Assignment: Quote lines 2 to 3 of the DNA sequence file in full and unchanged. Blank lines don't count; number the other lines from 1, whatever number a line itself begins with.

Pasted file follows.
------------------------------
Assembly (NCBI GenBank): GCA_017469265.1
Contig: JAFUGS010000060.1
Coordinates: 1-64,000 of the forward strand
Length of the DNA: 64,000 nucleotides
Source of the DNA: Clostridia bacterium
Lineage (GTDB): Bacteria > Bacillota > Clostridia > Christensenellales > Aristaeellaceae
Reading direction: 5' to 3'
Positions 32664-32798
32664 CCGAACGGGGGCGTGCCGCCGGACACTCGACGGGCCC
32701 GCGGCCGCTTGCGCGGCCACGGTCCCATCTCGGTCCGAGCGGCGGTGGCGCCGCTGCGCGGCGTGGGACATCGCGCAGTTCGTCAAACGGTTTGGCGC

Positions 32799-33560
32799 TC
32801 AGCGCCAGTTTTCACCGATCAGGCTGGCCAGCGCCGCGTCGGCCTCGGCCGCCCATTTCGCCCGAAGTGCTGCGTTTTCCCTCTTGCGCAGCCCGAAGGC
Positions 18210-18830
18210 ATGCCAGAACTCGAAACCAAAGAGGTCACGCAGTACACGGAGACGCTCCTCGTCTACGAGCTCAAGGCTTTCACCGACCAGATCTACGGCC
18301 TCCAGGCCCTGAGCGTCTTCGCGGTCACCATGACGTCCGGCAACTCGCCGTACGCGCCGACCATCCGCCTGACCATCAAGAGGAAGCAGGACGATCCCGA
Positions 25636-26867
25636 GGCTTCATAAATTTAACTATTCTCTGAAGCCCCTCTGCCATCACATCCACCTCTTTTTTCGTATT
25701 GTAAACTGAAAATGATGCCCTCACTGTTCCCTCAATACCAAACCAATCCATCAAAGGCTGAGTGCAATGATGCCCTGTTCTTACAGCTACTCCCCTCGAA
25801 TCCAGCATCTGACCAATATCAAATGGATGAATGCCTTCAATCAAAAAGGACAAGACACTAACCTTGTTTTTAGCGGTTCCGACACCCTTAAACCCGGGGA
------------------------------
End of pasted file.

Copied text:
Contig: JAFUGS010000060.1
Coordinates: 1-64,000 of the forward strand